The Trump Defense Kicks Off With One Hour Of Pure Confusion

“I got lost then, and I still do."
WASHINGTON, DC - FEBRUARY 9: In this screenshot taken from a webcast, Bruce Castor Jr. defense lawyer for former President Donald Trump speaks on the first day of former President Donald Trump's second ... WASHINGTON, DC - FEBRUARY 9: In this screenshot taken from a webcast, Bruce Castor Jr. defense lawyer for former President Donald Trump speaks on the first day of former President Donald Trump's second impeachment trial at the U.S. Capitol on February 9, 2021 in Washington, DC. House impeachment managers will make the case that Trump was “singularly responsible” for the January 6th attack at the U.S. Capitol and he should be convicted and barred from ever holding public office again. (Photo by via Getty Images) MORE LESS
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When members of the U.S. Senate returned for the second half of Tuesday’s impeachment proceedings, they were probably not expecting a breakdown of the mechanics of a record player, an ode to the late Sen. Everett Dirksen’s (R-IL) voice and an elegy on what makes senators special.

Pennsylvania-based attorney Bruce Castor kicked off former President Trump’s defense in the proceedings. He got off to a rocky start when he initially described himself as the “lead prosecutor.”

“I was an assistant D.A. for such a long time I keep saying prosecutor, but I do understand the difference,” Castor assured the world’s greatest deliberative body.

But, judging by his rambling remarks, that may not have been simply a case of the nerves knocking him off his initial footing. Castor’s thoughts were all over the place when it came to what was relevant to the question of whether Trump’s trial was constitutional.

It took nearly 30 minutes to reach what seemed to be the point of his presentation: that impeaching Trump would be a “slippery slope” because he is already out of office. Trump’s team has only two hours to argue its claims before a vote on whether the trial is constitutional.

As he searched for that point, Castor jumped around among various topics whose connections to the current proceedings — where Trump is accused of inciting an insurrectionist mob — were tenuous at best. (The lawyer’s “conduit” to the Trump defense team, he told The Washington Post, was his cousin Stephen Castor, a Republican staff attorney who noticeably stumbled through Trump’s first impeachment.)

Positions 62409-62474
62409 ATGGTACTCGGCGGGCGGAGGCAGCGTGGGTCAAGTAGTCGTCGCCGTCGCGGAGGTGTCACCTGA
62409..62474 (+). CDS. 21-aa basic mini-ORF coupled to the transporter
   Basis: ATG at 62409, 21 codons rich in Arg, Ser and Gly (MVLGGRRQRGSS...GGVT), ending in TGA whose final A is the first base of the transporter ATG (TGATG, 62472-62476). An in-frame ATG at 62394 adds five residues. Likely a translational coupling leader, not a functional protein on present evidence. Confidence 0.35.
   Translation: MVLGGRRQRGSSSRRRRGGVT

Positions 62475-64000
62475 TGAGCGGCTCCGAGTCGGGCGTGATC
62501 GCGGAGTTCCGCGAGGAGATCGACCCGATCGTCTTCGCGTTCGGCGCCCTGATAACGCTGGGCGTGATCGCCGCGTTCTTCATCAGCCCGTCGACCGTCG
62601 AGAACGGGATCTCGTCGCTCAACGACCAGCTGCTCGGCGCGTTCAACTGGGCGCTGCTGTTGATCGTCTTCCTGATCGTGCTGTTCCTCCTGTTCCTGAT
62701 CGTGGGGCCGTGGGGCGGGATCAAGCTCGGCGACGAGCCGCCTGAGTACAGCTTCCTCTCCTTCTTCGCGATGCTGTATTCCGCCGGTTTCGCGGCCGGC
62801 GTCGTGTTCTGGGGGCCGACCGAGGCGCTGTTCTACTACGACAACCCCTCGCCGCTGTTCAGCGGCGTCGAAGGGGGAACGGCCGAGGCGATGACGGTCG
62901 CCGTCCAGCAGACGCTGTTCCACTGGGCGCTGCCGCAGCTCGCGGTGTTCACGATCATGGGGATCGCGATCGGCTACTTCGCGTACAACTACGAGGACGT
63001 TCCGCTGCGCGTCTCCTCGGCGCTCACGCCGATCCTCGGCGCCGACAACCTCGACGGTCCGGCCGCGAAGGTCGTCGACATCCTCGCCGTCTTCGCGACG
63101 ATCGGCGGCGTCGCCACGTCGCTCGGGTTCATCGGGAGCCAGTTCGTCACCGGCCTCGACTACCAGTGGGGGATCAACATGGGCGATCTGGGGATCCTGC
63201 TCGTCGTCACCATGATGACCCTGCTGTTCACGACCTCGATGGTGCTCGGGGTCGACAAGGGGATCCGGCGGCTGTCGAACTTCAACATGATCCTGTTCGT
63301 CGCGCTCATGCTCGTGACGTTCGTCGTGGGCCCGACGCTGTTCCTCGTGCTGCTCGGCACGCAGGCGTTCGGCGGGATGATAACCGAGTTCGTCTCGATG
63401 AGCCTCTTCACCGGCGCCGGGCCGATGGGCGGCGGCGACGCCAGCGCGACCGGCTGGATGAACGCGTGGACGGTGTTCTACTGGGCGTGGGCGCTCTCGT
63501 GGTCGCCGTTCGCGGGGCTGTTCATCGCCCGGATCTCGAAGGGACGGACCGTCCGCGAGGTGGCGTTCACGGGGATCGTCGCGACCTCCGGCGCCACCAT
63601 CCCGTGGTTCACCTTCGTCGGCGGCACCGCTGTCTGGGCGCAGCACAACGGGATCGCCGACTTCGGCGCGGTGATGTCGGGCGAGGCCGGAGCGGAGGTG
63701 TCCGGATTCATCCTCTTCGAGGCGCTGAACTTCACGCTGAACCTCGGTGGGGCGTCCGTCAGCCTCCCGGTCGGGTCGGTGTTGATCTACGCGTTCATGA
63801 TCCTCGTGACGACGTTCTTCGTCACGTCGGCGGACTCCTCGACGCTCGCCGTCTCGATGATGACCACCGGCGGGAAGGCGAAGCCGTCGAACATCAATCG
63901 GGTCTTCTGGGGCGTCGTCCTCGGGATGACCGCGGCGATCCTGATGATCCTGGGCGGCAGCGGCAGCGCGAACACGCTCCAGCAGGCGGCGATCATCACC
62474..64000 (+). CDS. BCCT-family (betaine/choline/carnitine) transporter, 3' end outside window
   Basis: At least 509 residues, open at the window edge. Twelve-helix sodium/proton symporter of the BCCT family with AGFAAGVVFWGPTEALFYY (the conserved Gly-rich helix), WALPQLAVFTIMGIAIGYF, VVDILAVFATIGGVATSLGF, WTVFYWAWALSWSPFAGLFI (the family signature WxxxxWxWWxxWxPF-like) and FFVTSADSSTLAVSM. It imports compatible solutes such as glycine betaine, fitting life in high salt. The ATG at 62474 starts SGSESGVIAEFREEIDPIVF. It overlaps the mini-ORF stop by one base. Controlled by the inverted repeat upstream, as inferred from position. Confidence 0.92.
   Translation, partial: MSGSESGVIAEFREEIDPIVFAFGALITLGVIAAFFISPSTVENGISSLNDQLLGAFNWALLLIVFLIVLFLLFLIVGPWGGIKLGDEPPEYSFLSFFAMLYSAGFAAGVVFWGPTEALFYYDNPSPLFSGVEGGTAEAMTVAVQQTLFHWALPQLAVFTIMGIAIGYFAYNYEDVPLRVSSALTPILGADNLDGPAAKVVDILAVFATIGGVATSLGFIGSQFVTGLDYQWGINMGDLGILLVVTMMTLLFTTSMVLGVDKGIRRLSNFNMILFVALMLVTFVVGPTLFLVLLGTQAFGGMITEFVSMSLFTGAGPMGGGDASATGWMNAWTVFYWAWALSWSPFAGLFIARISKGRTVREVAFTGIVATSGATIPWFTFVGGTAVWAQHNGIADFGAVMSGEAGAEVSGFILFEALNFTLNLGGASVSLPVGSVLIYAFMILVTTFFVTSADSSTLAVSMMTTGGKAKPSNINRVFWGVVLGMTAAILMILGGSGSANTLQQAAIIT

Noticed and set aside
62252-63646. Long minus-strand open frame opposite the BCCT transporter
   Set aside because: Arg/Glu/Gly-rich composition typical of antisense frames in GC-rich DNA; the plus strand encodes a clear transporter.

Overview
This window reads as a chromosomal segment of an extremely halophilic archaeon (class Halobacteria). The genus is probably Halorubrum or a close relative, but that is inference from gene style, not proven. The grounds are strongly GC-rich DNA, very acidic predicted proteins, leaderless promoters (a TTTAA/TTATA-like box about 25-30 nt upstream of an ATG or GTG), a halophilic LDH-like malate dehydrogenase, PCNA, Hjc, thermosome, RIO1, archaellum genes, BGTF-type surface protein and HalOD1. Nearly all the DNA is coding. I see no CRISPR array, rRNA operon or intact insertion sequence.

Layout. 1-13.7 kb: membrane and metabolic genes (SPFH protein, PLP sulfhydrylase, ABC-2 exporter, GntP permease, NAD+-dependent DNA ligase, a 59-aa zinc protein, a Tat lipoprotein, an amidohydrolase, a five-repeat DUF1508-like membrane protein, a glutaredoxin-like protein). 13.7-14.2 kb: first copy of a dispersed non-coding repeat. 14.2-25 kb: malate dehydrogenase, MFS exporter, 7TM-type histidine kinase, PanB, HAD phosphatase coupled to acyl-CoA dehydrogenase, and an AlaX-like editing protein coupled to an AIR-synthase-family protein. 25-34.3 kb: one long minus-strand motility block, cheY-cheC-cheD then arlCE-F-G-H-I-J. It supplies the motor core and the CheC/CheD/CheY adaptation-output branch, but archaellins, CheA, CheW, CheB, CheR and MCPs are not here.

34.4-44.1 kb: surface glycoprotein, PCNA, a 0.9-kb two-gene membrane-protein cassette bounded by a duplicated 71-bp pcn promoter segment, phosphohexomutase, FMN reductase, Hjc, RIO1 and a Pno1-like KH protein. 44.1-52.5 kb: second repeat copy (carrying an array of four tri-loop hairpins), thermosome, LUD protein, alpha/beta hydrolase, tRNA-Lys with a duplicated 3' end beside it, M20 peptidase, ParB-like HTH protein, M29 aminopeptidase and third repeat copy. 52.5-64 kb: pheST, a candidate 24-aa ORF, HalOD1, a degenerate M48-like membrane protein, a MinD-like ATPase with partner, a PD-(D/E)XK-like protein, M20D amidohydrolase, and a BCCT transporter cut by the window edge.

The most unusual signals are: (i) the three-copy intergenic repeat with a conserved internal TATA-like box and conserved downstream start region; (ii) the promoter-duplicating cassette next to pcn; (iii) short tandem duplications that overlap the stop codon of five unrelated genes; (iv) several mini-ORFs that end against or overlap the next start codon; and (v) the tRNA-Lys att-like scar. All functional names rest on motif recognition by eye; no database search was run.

The Trump attorney recounted working for the Senate several decades ago (“I got lost then, and I still do”). He analyzed the late Senator Dirksen’s voice (“commanding,” “gravely” and oozing with “belief and sincerity”). An early discussion on the difference between murder and manslaughter (“cold blood”) pivoted, without much explanation, to praise of the assembled senators (who are, “in the technical sense, extraordinary people”).

“Nebraska is quite a judicial-thinking place,” he observed at one point.

He got up to speak after the House managers had delivered a tight and sharp collection of arguments for why the impeachment trial of the former President should proceed. It was never going to be easy to follow Rep. Jamie Raskin’s (D-MD) stirring remarks, which included a personal account of having his family — who had recently buried Raskin’s son — with him at the Capitol the day of riot.

If Castor was choosing between pushing back too harshly at an extremely sympathetic presentation or tip toeing clumsily around the heightened emotions in the room, he erred very much on the latter side.

When he did engage directly with the House’s arguments, his rebuttals were scattershot as well.

At one point, Castor noted that the House managers had pointed to the historical context the American founders considered during their own constitutional convention, including that of a British colonial official who served in India and who was impeached after ending his service.

“I can’t believe these fellas are quoting what happened pre-Revolution, as though that’s somehow of value to us. We left the British system!” he bellowed. “If we’re really going to use pre-Revolutionary history in Great Britain, then the precedent is we have a parliament and we have a king. Is that the precedent that we are headed for?”

As he was wrapping up the one-hour stemwinder, Castor acknowledged the House managers had given him a tough act to follow.

“I thought that the House managers who spoke earlier were brilliant speakers,” he said, before claiming without any explanation that the managers had failed to prove that Trump’s trial was unconstitutional.

He added a few minutes later: “I’ll be quite frank with you, we changed what we were going to do on account that we thought that the House manager’s presentation was well done.”

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